RICHMOND — Following the Wednesday, Sept. 8 removal of Richmond’s statue of Robert E. Lee on Monument Avenue, Gov. Ralph Northam issued a statement.
“After 133 years, the statue of Robert E. Lee has finally come down — the last Confederate statue on Monument Avenue [Richmond], and the largest in the South,” said Gov. Northam. “The public monuments reflect the story we choose to tell about who we are as a people. It is time to display history as history, and use the public memorials to honor the full and inclusive truth of who we are today and in the future.”
In 2020, Gov. Northam announced his intention to remove the statue following the murder of George Floyd by Minneapolis police officer, Derek Chauvin, who was later convicted for Floyd’s death.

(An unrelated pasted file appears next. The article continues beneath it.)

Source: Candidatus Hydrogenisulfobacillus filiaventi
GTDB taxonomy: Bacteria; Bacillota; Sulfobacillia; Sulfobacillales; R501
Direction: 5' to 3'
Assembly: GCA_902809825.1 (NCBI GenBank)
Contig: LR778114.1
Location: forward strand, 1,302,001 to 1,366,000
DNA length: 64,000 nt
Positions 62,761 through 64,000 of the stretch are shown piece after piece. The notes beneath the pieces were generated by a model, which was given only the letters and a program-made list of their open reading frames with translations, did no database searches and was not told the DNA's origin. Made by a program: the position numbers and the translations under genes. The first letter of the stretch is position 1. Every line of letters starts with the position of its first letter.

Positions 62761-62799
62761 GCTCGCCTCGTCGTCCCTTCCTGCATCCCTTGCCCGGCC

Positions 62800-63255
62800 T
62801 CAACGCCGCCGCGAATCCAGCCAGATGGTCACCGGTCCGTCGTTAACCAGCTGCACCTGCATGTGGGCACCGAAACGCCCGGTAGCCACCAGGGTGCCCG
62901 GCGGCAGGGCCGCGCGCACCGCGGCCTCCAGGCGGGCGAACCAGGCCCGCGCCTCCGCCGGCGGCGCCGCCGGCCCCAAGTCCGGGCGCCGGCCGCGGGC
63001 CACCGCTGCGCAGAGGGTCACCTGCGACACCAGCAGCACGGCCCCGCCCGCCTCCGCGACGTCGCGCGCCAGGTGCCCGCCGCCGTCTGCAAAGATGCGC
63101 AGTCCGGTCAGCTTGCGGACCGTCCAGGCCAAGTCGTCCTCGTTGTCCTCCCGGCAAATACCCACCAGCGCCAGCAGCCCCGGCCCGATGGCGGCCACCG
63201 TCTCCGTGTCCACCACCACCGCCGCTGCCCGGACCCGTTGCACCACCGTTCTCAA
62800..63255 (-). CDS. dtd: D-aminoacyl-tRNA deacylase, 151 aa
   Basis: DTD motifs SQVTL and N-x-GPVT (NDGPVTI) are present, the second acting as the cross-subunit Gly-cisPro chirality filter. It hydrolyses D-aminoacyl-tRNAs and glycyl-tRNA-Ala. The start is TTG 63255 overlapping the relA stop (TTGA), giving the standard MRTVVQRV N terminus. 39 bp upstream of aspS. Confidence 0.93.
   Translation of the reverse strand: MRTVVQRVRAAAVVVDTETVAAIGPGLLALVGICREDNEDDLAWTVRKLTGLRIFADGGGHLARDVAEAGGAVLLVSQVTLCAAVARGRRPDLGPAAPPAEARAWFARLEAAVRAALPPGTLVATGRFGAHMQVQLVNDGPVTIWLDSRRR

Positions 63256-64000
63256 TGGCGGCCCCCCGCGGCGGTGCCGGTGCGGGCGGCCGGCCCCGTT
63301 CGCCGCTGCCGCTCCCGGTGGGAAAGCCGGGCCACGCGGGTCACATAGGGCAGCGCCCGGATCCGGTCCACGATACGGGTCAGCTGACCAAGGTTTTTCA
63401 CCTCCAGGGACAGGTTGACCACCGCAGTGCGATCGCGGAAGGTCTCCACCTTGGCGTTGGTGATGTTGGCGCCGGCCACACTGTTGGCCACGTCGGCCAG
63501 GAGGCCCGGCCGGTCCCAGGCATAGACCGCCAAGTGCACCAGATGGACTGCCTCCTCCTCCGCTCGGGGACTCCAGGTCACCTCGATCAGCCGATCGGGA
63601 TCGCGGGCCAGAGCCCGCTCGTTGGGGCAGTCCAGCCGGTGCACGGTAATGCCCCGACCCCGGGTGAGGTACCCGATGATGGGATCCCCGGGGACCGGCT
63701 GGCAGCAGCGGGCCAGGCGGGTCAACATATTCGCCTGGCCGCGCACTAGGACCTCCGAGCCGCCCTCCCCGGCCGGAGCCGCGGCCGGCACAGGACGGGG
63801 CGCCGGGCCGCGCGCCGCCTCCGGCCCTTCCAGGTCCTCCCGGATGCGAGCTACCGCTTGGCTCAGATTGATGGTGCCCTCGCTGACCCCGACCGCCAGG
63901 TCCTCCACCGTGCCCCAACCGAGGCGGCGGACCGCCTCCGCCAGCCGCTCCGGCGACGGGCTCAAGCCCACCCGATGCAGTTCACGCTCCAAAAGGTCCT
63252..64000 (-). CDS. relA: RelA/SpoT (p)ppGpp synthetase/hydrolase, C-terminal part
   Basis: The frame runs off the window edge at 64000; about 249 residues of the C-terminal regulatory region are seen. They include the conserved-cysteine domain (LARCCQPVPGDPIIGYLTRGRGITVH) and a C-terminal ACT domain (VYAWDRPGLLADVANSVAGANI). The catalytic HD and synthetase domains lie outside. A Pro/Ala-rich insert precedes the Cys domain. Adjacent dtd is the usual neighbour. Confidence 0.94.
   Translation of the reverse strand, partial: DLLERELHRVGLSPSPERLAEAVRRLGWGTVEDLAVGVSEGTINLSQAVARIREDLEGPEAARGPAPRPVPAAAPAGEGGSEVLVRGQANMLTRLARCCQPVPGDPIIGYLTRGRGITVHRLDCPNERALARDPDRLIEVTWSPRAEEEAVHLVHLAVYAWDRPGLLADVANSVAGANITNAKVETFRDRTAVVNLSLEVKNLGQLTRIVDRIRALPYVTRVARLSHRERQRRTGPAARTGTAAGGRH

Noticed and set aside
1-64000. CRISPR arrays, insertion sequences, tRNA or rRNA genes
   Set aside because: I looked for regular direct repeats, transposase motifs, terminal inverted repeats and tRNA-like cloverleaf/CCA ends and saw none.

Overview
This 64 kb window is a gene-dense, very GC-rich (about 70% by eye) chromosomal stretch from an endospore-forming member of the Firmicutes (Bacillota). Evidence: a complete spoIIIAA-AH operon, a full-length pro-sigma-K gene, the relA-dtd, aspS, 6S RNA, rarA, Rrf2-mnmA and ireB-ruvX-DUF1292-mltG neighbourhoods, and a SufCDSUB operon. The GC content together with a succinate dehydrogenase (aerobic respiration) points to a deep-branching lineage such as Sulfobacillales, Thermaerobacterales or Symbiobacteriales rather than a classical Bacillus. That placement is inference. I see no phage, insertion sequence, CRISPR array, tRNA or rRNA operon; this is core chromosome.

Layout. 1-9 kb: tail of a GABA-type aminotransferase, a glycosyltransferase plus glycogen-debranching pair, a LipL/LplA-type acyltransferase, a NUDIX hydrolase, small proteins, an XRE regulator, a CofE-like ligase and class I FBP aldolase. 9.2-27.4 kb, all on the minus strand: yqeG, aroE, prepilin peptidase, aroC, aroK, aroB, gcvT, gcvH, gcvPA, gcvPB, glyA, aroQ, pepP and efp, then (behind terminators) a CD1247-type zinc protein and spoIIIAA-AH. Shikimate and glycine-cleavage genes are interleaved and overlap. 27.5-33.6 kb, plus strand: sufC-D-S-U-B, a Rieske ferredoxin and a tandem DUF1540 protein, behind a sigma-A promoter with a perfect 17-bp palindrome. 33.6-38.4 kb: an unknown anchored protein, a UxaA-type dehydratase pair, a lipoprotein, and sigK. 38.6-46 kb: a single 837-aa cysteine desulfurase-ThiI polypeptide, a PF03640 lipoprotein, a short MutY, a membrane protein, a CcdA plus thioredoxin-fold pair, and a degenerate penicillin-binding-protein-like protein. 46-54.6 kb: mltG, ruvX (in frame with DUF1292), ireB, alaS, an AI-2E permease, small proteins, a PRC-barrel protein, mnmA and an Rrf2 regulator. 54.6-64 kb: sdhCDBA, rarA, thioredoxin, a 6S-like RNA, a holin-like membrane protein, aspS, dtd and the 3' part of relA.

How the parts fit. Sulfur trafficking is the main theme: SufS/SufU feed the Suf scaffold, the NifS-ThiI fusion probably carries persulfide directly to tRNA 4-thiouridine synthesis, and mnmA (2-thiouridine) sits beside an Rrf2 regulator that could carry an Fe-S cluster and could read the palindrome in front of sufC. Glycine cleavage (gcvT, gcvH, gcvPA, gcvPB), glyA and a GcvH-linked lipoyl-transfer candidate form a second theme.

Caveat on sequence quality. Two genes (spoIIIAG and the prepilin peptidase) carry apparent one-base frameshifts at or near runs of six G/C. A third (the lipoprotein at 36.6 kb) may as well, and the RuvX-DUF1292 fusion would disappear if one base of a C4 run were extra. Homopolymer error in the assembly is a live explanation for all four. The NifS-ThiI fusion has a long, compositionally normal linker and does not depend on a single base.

The grounds around the Lee Statue were unofficially renamed by Richmond community members the Marcus-David Peters Circle after a Virginia Commonwealth University alumni that was killed by police during a mental episode. The park and statue became a focal point for members of the community to gather in support of the Black Lives Matter and other racial equity movements.
On Thurs., Sept. 2, the Virginia Supreme Court ruled that the 21-foot bronze statue, which sits atop a base, could be removed.
The Lee statue is being placed in secure storage at a state facility until an appropriate and permanent location for it can be determined.
The City of Richmond is working with the Virginia Museum of Fine Arts to develop a plan to reimagine Monument Avenue. During this process, the community-driven effort will make a determination regarding the 40-foot granite pedestal that the statue stood on.